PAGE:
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Cablegate: (Sbu) Unesco -- Information Meeting On Technical Mission

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Lucia A Keegan 03/20/2007 09:48:25 AM From DB/Inbox: Lucia A Keegan

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UNCLAS SENSITIVE PARIS 01066

SIPDIS
cxparis:
ACTION: UNESCO
INFO: DCM SCI POL ECON AMBU AMB AMBO

DISSEMINATION: UNESCOX
CHARGE: PROG

APPROVED: DCM:AKOSS
DRAFTED: POL:DROSTROFF
CLEARED: LEGAL:TMPEAY

VZCZCFRI707
OO RUEHC RUCNSCO RUCNDT
DE RUEHFR #1066/01 0781633
ZNR UUUUU ZZH
O 191633Z MAR 07
FM AMEMBASSY PARIS
TO RUEHC/SECSTATE WASHDC IMMEDIATE 5754
INFO RUCNSCO/UNESCO COLLECTIVE
RUCNDT/USMISSION USUN NEW YORK 1174

UNCLAS SECTION 01 OF 03 PARIS 001066

SIPDIS

FROM USMISSION UNESCO PARIS

SENSITIVE

E.O. 12958: N/A
TAGS: UNESCO SCUL IS
SUBJECT: (SBU) UNESCO -- INFORMATION MEETING ON TECHNICAL MISSION
TO THE OLD CITY OF JERUSALEM


1. (U) Summary and background: Six Arab state members of UNESCO
have requested an extraordinary and unprecedented special meeting of
the UNESCO Executive Board to discuss Israeli archaeological work on
the ramp leading to the al-Mughrabi Gate on the Temple Mount. At
the invitation of the Israeli government, UNESCO's Director General
dispatched a technical mission to report on conditions at this
sensitive World Heritage site. The mission's report was issued on
March 12 and is available on the UNESCO website - www.unesco.org.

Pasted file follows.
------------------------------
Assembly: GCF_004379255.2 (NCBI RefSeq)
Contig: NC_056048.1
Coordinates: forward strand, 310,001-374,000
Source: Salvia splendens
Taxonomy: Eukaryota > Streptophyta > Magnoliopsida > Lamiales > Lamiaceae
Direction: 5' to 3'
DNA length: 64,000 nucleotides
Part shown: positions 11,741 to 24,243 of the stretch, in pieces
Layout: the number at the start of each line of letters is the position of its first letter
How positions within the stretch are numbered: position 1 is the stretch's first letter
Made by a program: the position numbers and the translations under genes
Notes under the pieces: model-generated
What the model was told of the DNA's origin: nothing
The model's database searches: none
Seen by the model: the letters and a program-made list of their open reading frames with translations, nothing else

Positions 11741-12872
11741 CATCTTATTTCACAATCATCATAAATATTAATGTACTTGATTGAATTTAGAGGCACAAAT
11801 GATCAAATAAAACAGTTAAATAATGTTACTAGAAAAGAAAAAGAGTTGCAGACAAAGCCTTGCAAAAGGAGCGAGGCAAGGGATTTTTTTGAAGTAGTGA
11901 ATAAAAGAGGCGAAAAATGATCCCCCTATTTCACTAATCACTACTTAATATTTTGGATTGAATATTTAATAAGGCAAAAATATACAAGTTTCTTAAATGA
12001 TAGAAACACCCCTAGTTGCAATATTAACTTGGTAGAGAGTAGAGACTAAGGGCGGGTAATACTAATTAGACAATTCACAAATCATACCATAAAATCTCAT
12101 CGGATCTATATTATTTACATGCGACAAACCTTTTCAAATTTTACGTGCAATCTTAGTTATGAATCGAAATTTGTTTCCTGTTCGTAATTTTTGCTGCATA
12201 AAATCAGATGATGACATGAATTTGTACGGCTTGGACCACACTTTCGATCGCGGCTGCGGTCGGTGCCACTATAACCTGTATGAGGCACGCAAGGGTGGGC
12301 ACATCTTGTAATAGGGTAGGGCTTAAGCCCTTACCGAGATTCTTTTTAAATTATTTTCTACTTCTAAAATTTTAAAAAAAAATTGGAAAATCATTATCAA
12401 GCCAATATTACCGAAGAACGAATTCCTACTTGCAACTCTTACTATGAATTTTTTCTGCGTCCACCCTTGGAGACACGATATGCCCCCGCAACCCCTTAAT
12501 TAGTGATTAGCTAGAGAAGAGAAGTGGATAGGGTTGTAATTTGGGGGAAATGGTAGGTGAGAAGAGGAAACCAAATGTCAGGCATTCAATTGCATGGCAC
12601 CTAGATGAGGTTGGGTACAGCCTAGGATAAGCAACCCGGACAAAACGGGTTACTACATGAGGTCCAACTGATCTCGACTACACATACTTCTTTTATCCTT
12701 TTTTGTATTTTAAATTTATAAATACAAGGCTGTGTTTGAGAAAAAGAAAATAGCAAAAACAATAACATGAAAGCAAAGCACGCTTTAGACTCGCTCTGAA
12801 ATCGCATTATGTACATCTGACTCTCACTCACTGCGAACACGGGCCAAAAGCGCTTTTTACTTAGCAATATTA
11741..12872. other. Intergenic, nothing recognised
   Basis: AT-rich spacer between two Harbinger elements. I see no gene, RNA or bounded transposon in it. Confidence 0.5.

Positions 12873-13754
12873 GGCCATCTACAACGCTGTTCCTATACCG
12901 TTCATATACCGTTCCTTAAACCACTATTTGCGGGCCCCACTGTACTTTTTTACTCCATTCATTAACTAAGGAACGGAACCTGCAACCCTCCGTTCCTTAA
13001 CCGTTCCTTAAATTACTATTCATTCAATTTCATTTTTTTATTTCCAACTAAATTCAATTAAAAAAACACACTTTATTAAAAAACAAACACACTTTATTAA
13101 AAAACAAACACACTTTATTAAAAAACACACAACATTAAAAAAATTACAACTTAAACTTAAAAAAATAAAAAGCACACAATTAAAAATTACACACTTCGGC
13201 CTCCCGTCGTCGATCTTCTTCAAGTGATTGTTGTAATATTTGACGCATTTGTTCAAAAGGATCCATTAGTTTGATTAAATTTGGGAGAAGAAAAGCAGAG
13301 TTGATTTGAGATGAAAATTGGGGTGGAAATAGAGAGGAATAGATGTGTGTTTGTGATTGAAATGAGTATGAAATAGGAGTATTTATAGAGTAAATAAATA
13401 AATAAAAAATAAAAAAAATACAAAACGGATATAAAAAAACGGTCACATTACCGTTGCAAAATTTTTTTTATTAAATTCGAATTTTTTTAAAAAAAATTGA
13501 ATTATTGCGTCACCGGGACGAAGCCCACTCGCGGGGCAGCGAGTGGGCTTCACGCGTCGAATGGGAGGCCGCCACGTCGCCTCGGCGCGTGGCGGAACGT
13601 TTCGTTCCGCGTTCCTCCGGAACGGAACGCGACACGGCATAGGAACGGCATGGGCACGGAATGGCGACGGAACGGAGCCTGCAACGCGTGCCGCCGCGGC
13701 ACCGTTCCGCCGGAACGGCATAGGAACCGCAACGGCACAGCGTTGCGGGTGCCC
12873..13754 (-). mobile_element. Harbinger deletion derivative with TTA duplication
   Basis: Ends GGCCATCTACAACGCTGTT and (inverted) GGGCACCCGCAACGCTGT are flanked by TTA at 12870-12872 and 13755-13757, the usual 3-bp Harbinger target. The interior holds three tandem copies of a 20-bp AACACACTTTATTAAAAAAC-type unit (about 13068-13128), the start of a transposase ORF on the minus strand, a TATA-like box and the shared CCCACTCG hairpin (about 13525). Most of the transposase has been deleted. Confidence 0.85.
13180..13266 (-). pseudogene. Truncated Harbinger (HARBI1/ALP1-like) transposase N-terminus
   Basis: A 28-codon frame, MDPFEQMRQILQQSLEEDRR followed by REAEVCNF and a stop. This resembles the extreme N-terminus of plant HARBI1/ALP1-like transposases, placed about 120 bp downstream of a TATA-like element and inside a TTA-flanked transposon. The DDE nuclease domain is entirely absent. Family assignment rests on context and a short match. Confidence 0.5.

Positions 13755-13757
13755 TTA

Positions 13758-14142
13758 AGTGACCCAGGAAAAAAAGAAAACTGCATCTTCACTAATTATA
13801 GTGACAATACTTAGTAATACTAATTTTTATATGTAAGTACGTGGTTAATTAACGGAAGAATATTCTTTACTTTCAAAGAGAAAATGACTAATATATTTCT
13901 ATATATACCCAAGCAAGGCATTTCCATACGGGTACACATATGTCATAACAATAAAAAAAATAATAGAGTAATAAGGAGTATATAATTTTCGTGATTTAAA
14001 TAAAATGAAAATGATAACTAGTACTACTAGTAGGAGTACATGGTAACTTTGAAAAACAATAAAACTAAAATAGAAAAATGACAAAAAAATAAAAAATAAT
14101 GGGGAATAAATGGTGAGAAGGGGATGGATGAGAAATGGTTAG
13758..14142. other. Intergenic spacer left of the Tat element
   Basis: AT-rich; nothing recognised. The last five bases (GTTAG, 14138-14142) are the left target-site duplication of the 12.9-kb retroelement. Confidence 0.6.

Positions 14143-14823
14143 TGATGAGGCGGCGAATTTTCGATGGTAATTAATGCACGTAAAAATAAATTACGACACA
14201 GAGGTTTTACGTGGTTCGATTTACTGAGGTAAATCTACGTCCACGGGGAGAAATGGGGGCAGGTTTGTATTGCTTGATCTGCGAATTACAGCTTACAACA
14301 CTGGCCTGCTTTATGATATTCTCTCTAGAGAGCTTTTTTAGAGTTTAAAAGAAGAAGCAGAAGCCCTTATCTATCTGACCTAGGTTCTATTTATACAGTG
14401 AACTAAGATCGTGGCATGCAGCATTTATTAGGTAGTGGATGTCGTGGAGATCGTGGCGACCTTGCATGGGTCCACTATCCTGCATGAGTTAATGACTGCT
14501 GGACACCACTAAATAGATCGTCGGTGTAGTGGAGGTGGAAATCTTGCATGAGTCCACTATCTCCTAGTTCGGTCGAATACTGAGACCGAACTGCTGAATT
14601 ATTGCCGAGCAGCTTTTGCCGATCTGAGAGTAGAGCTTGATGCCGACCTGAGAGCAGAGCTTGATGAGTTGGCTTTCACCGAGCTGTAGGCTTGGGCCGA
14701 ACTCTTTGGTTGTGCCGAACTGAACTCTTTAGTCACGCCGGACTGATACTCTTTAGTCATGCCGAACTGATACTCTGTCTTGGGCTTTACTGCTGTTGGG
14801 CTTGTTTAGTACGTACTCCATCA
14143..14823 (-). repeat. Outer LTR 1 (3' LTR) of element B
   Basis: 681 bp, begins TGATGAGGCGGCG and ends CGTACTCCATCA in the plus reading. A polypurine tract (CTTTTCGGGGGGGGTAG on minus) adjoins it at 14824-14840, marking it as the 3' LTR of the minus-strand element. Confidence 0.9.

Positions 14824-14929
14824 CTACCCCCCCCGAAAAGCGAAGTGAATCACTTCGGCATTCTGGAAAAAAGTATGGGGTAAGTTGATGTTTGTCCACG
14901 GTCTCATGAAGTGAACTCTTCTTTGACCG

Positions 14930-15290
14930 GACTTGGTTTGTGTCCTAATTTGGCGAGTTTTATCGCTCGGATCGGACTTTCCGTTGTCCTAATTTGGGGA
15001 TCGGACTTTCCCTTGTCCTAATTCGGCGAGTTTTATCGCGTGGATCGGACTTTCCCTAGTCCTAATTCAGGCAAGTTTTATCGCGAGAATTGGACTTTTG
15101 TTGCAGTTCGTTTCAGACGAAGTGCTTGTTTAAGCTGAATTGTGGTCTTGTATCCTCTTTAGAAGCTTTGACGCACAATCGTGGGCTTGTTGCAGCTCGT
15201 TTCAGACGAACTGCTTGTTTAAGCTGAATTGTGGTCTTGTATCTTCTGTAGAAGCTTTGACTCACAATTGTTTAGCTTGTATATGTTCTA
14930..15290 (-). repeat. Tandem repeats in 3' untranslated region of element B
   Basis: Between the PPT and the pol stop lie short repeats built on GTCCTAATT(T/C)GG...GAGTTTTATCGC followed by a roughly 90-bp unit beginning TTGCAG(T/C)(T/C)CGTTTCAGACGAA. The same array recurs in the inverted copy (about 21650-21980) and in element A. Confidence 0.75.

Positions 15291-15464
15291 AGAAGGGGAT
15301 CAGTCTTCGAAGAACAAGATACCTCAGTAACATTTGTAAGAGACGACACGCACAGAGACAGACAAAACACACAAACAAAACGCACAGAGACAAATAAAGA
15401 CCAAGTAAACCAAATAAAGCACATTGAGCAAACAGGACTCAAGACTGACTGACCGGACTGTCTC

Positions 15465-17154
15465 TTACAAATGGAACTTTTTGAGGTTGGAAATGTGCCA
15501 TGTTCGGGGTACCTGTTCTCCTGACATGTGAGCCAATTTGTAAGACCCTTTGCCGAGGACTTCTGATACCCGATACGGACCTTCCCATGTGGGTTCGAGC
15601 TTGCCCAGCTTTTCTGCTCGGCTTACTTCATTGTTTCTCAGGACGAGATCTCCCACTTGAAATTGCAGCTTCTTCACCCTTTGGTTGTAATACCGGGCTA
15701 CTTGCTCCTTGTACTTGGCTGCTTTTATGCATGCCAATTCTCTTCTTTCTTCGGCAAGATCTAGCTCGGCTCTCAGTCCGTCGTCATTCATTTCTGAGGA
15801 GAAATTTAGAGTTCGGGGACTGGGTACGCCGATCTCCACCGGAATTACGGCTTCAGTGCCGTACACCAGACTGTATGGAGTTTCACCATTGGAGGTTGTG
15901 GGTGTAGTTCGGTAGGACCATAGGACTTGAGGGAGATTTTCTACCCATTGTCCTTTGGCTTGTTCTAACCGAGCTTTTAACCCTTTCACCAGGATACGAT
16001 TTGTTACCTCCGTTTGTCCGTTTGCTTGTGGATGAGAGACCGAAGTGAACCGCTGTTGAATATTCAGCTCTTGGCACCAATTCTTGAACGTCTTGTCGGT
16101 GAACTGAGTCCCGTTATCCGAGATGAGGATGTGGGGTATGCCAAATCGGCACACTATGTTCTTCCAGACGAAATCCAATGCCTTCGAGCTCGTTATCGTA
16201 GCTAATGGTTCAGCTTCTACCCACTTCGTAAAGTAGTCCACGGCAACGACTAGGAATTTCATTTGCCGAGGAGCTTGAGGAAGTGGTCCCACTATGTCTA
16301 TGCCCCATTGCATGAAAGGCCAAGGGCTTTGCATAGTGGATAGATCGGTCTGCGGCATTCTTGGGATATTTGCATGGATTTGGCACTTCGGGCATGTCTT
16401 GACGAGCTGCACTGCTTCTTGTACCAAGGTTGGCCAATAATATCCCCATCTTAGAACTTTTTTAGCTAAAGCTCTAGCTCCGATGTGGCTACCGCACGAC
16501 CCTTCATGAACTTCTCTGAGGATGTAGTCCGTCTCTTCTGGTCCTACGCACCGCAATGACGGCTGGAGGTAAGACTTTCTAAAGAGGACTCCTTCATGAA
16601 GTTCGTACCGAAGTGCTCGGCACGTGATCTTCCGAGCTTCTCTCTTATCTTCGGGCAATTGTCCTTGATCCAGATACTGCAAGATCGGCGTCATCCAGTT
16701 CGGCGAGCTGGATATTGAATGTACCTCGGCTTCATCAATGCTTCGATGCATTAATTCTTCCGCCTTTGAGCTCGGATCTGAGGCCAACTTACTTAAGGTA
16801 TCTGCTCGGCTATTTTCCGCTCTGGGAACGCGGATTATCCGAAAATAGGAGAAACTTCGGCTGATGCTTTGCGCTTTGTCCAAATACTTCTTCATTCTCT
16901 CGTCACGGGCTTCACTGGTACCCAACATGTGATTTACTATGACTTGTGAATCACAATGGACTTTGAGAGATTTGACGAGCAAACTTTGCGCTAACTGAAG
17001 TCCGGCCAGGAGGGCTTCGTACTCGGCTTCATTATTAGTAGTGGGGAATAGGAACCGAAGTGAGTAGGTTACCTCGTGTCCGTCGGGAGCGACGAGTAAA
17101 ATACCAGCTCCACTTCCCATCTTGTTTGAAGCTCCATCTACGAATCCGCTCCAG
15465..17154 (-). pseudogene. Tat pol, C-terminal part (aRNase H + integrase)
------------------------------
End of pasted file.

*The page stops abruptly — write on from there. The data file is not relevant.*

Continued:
2. (U) Summary and background continued. In a surprisingly brief
and low-key information meeting on March 19 for UNESCO delegations,
the technical mission reported that while the digging had caused no
damage, they recommended that the Israelis halt work until there are
consultations with other concerned parties like the Government of
Jordan and until there is a clear plan for continued work on the
site. There was no clear sign about what steps the Israelis might
take next in advancing the repair and reconstruction of the ramp to
the Temple Mount. Both the Israeli and Palestinian representatives
(the Palestinian observer heads the Arab group at UNESCO) used
measured language, helping to keep the tone of the meeting calm
while conveying different messages. Delegates respected the
Director General's request not to turn the information meeting into
a debate on whether a special session of the Executive Board should
be held, and it remains unclear what decision will be taken by the
Executive Board's Chairman following the Executive Board Bureau
meeting scheduled for Wednesday, 21 March. US Ambassador Oliver sits
on the Bureau. End summary.

3. (U) Today's information meeting presided over by Director
General Matsuura was held to review the report on the UNESCO
Mission to Jerusalem related to the archaeological work undertaken
on the access ramp to the Mughrabi Gate, 27 Feb-2 March, 2007.
Matsuura began by explaining that the Old City of Jerusalem was
placed on the World Heritage List after being nominated by Jordan,
and is also on the World Heritage "Danger" list. He briefly went
over the timeline, following the start of excavation work by the
Israelis, which led to an increase in tensions in early February,
prompting his decision to send a technical mission to assess the
nature of the work in progress around the Mughrabi Gate. The